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This is not a review of the iPhone

Published by Martin Kleppmann on 18 Nov 2007.

Last week, when the iPhone was released in the UK, my housemate James came home beaming with delight and cradling Apple’s shiny new toy, probably the most influential product release of 2007. Since then I have had a few opportunities to play with it too. It’s certainly nice.

But about everyone and anyone has written a review of it already, and there is no need for me to add yet another one. Still, there’s something special about it. If I mention the words ‘mobile’ and ‘user experience’ to anybody in conversation, I almost inevitably get ‘iPhone’ back. Why?

“First Apple made the hype, and released the hype as a product. Then they released the iPhone as the follow-up product.”

Charles McCathieNevile (Opera Software) at FoM2007

Maybe the right question should not be why the iPhone is so good, but rather why the handsets of much more established manufacturers are so bad (in some respects, notably usability). Some interesting insight came from Tom Hume and Marek Pawlowski on a FoM2007 panel discussion:

  • The mobile handset industry has a structural problem. The manufacturers are very focused on R&D and on features, and within a single company there may actually be different groups advocating different technologies and features, all competing to be integrated into the next line of handsets. The design process is fundamentally bottom-up, rather than starting from high-level requirements and working down towards the features. The result is a user experience which consists of a bundle of fairly detached features, and is not at all consistent or well structured.
  • Another problem with handset manufacturers is that they are extremely risk-adverse. This is because managers’ bonuses are calculated based on the number of defective handsets returned to the manufacturer – a direct incentive to make their products robust and reliable. So far it sounds good. The problem is that there are certain features which carry a higher risk, but have potentially huge benefit – the most notable one being automatic software updates – and these features get omitted too. Currently it is still the case with most handsets that once it has left the factory, its software is never updated. As phone software begins to become extremely complicated and time to market is extremely short, major bugs in the software are inevitable. And without software updates, those bugs will only be removed if you manually update the firmware (which hardly anybody does), or when you get a new phone.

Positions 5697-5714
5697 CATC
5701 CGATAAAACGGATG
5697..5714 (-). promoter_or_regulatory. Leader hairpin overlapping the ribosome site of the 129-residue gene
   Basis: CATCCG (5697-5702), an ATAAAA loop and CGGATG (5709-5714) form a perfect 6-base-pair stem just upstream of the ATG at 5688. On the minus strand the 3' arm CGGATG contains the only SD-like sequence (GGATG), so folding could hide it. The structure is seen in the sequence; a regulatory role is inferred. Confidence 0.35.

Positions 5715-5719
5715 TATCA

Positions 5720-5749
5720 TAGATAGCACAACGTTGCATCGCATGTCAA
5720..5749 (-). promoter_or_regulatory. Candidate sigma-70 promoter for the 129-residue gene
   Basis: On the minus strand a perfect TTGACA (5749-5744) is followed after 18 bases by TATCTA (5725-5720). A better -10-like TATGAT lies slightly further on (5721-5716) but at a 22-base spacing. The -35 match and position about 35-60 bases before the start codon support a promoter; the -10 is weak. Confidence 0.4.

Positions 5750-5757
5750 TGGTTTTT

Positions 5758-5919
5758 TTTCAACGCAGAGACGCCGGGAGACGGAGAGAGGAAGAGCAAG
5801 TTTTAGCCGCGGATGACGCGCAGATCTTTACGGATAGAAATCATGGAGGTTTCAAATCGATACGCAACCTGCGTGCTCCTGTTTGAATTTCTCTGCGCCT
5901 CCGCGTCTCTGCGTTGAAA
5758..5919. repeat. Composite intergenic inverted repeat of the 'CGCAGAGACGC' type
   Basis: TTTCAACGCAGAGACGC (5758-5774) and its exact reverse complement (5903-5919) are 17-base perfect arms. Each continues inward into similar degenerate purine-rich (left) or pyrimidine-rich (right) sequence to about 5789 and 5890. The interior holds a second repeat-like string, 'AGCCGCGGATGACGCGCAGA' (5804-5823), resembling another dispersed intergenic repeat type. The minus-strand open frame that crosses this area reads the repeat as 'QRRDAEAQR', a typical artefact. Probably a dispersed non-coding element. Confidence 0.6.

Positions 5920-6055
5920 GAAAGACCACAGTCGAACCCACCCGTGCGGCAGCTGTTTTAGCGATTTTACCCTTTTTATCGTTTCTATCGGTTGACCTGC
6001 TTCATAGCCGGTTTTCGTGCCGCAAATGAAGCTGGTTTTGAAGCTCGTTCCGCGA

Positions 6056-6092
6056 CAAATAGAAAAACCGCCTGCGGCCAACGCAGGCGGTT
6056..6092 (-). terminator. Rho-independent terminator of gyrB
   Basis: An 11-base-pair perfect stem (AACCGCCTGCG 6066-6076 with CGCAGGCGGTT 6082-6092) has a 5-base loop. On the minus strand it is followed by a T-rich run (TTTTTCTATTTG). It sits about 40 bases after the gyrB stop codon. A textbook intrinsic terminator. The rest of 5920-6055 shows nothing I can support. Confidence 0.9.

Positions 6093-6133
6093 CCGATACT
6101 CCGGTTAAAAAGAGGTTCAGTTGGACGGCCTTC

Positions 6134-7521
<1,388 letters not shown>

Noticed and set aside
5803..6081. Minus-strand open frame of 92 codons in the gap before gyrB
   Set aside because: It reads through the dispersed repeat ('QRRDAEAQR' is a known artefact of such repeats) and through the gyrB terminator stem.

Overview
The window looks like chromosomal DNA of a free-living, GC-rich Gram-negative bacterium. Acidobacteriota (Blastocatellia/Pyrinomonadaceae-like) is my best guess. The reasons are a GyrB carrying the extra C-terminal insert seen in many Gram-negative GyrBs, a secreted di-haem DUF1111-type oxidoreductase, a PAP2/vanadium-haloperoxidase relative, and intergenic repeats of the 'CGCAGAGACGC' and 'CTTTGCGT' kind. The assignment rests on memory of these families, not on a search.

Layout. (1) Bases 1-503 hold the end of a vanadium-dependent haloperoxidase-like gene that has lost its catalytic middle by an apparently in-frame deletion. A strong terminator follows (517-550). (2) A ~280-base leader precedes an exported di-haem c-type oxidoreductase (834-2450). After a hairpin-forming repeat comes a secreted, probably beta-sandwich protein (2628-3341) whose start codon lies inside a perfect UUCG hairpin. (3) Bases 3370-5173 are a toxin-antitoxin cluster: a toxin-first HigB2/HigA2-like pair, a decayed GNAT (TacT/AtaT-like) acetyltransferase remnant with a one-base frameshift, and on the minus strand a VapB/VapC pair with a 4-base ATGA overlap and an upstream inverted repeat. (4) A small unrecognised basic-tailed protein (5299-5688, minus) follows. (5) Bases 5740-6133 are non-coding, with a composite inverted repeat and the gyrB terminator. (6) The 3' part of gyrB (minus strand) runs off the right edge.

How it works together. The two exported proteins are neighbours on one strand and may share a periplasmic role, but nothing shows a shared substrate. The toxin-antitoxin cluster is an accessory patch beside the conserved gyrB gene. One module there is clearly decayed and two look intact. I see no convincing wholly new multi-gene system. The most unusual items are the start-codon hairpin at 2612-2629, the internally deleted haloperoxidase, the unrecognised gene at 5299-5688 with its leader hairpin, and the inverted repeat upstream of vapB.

• Finally, handset manufacturers don’t usually have their own retail (or have you seen a Nokia store anywhere?). They sell through the mobile operators, and entrust the sales process to people completely outside their control. Moreover, since they don’t have much direct contact with consumers, they get hardly any useful feedback about their products which could feed back into the design cycle. Instead, they just continue to produce more and more phones based largely on speculation of what people actually want.

All three points are different with Apple. The user experience is clearly the most important part of their design, and features are secondary. They regularly update the software, and in fact they have already released a number of improvements which would have never reached the previously shipped devices without this update facility. And they have their own shops, in fact a whole fan base which they actively nurture – what better way to learn how to improve the next version?

And the model clearly works. The iPhone really is a pleasure to use, the experience is consistent and well thought out – it simply feels right.

But what will its longer-term effects be?

The iPhone is just one product, and even if Apple’s highly optimistic sales forecasts were to come true, they would still have less than one per cent market share. I think that the true value of the iPhone lies not in itself, but in the knock-on effects which it is having on the whole mobile ecosystem:

  • It has raised the bar in terms of design and usability, and other manufacturers will be rushing to improve their own designs similarly. (For example, Nokia announced a similar touch screen user interface only a few weeks ago.)
  • It is helping enormously to raise awareness for the mobile internet – people are beginning to see the potential in having internet and web access on the go.

These effects are both rather good, and although I probably won’t be getting an iPhone myself anytime soon, I think these are very good developments.